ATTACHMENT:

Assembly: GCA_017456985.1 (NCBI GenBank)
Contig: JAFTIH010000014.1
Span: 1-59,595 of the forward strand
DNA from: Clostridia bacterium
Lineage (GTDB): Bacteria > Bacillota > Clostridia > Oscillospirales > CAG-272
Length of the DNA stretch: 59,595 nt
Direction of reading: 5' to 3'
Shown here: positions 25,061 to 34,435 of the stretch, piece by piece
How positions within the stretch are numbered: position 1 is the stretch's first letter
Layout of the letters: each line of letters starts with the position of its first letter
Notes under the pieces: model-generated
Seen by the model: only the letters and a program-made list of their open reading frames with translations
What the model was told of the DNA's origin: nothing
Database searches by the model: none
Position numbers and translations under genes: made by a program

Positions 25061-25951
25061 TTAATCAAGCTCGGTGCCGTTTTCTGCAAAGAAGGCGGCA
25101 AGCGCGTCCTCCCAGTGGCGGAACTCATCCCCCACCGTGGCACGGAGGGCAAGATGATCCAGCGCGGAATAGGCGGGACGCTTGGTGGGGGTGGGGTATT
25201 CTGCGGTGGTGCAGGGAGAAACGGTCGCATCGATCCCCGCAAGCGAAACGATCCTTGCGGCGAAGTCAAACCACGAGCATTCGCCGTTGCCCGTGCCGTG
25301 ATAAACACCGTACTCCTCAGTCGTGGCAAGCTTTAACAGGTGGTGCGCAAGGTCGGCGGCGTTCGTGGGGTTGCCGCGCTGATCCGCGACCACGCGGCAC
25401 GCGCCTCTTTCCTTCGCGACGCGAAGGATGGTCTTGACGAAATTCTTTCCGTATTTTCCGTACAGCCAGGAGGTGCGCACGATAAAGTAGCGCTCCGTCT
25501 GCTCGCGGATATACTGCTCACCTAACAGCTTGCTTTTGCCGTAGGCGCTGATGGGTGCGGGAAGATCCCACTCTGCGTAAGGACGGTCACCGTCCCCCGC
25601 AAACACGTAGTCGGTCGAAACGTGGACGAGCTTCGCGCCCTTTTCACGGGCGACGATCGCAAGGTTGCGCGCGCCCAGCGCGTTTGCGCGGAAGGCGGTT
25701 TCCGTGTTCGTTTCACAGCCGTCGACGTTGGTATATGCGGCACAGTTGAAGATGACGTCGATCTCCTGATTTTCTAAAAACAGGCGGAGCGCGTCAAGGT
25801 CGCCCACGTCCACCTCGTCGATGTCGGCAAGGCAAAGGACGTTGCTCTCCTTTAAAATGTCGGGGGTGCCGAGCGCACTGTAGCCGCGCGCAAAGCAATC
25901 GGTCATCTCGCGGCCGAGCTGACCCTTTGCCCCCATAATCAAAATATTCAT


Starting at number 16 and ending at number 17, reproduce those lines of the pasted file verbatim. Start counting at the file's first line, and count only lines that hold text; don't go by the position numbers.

Positions 25061-25951
25061 TTAATCAAGCTCGGTGCCGTTTTCTGCAAAGAAGGCGGCA